Tomas Samuely (Slovakia, 1981) was born the same year the scanning tunneling microscope (STM) was invented. A tool for imaging surfaces at the atomic level, which Tomas now uses almost daily in his laboratory. Today, Tomas is a senior researcher on superconducting nanostructures at the Pavol Jozef Šafárik University, in Slovakia.
Q. Why is the STM so fundamental to your research?
A. I’m always excited when I come to the lab and I use the STM. The scanning tunneling microscope is very useful to take a look at materials on their atomic scale. But also to see individual atoms and actually move them. This microscope has a tip that goes point by point on a sample’s surface, without touching it, to make a tunneling current. The power of this current depends on the movement of the tip and the local properties of the material. Then, all this information is recorded by a computer, showing us what happens down there. It’s somehow like a topography of your sample.
In our research, we specifically use the STM in an ultra-high vacuum, with very low temperatures, to study superconductors. There are some theories that explain why some materials become superconductors under these particular conditions. Which are actually very similar to the ones in outer space. But, there is still a long list of superconducting materials that we still don’t quite understand why they lost resistance and acquired other special properties under these circumstances.
Q. What is your team currently focused on?
A. My team and I started quite recently to test individual magnetic atoms on top of different superconducting materials. We know that superconductors and magnets repel each other. When you combine a very strong magnet near a superconductor, it usually destroys superconductivity. But we don’t really know why. With the STM, we are placing on a superconducting surface, individual magnetic atoms. Since they are just ‘small particles’ of a magnet, they do not have enough magnetic power to destroy the superconductivity instantly. It’s like playing with Lego. But instead of plastic bricks, we fit together atoms. We are trying with one, then two, then three magnetic atoms on the surface. And then, we observe how they influence the superconductors, and how their magnetic properties change. We haven’t got any conclusions yet, but there are several interesting reasons to follow those questions.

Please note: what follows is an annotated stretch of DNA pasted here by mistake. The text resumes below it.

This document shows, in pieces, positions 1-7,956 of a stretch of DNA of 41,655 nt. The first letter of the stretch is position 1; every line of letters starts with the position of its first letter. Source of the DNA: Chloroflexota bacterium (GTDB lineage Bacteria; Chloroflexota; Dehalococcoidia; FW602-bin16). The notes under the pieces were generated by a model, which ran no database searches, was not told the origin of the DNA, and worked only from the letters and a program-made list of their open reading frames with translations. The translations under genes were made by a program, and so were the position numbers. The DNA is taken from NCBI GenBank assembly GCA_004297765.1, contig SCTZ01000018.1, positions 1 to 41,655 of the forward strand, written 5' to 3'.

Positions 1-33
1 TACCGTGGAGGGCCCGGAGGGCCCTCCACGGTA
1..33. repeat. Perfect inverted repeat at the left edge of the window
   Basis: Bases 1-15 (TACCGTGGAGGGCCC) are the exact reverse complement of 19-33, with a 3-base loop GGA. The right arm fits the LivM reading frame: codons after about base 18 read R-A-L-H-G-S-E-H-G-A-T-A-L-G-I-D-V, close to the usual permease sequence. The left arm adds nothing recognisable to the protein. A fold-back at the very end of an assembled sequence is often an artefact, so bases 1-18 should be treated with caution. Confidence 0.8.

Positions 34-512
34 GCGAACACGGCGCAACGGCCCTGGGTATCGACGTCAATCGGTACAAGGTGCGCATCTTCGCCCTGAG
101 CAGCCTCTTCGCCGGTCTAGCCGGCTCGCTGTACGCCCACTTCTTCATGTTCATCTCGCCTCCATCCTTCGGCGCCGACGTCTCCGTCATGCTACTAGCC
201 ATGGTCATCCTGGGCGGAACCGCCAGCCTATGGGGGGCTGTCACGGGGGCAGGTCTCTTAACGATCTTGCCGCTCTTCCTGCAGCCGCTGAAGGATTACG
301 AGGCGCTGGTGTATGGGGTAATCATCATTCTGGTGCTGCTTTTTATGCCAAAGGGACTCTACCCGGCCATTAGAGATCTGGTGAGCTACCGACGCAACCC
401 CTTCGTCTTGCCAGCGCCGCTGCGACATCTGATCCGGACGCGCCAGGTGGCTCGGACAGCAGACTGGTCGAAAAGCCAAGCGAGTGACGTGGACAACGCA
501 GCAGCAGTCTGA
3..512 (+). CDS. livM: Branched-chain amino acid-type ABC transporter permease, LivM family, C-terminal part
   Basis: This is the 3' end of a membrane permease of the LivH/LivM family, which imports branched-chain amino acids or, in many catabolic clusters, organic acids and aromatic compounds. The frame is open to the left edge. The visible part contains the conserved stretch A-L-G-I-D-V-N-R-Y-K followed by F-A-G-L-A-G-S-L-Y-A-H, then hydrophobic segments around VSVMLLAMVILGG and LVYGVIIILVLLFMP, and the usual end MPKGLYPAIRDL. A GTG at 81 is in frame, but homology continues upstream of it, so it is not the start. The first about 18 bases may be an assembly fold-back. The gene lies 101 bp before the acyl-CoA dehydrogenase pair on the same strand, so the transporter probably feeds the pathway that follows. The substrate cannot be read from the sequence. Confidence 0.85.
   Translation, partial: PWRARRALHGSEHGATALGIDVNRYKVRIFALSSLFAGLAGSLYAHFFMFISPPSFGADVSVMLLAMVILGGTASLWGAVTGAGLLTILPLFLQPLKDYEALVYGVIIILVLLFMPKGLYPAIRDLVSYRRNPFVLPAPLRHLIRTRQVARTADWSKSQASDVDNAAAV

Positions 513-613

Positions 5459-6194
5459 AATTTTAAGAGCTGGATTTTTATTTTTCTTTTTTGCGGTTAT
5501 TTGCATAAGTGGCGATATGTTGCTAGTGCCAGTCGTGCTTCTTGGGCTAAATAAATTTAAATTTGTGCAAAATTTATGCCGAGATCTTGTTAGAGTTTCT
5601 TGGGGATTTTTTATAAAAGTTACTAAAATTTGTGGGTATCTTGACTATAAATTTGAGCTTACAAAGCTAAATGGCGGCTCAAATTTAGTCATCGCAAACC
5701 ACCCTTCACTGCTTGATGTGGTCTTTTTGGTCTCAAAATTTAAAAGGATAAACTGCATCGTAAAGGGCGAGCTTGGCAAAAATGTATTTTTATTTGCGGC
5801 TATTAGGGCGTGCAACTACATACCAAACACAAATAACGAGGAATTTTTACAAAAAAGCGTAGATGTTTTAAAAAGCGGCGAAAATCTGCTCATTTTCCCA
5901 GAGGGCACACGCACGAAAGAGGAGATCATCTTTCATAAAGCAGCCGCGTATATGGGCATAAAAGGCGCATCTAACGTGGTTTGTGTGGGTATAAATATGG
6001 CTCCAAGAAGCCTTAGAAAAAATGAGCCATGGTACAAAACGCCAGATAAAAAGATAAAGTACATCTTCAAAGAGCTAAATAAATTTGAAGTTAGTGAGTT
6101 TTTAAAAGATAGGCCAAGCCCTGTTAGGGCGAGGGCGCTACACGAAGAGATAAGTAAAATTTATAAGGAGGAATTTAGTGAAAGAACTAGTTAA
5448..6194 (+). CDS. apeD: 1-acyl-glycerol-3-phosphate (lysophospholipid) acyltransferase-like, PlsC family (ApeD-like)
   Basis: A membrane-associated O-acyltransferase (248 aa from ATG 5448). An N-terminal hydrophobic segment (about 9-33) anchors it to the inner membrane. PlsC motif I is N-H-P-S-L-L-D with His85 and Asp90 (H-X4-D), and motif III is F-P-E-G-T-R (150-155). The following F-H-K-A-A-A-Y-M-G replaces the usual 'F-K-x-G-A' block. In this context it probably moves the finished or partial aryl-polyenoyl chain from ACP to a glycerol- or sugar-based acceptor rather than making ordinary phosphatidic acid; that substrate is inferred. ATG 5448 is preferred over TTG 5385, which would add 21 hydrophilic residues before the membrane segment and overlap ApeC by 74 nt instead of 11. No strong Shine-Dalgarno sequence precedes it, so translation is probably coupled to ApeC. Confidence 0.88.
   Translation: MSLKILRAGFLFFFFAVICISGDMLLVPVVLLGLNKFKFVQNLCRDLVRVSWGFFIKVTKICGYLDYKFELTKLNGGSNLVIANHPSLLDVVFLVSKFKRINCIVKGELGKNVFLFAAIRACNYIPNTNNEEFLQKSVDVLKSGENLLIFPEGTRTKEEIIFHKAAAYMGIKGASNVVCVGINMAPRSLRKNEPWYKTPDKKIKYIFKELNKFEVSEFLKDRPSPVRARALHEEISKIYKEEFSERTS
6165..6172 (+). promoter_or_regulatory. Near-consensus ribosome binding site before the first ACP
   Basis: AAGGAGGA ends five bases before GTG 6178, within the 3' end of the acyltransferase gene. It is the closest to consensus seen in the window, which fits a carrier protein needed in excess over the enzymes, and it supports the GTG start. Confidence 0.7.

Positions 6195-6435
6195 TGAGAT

Q. What can be achieved by answering these questions?
A. We are potentially looking for materials that could be used for these futuristic devices or lead to more efficient technologies. I believe we are entering this so-called ‘second quantum’ revolution. Until recently, quantum mechanics were pure theory, but now we are starting to apply these fundamental laws in new devices. We know quantum physics can be useful for supercomputers, high-resolution sensors, communications, and many other applications that we cannot even imagine yet. Although right now it’s not possible to fully exploit the capabilities of superconductors on a large scale because they operate under these particular ‘outer space’ conditions.
The other impact, that is perhaps more relevant for us experimentalists, is that we are testing theories and pushing the frontiers of knowledge. The more we learn about our universe, the better tools we create. But also, new ideas can come into our minds, perceiving our world from another point of view.
Q. Has your team had any recent findings that you would like to share?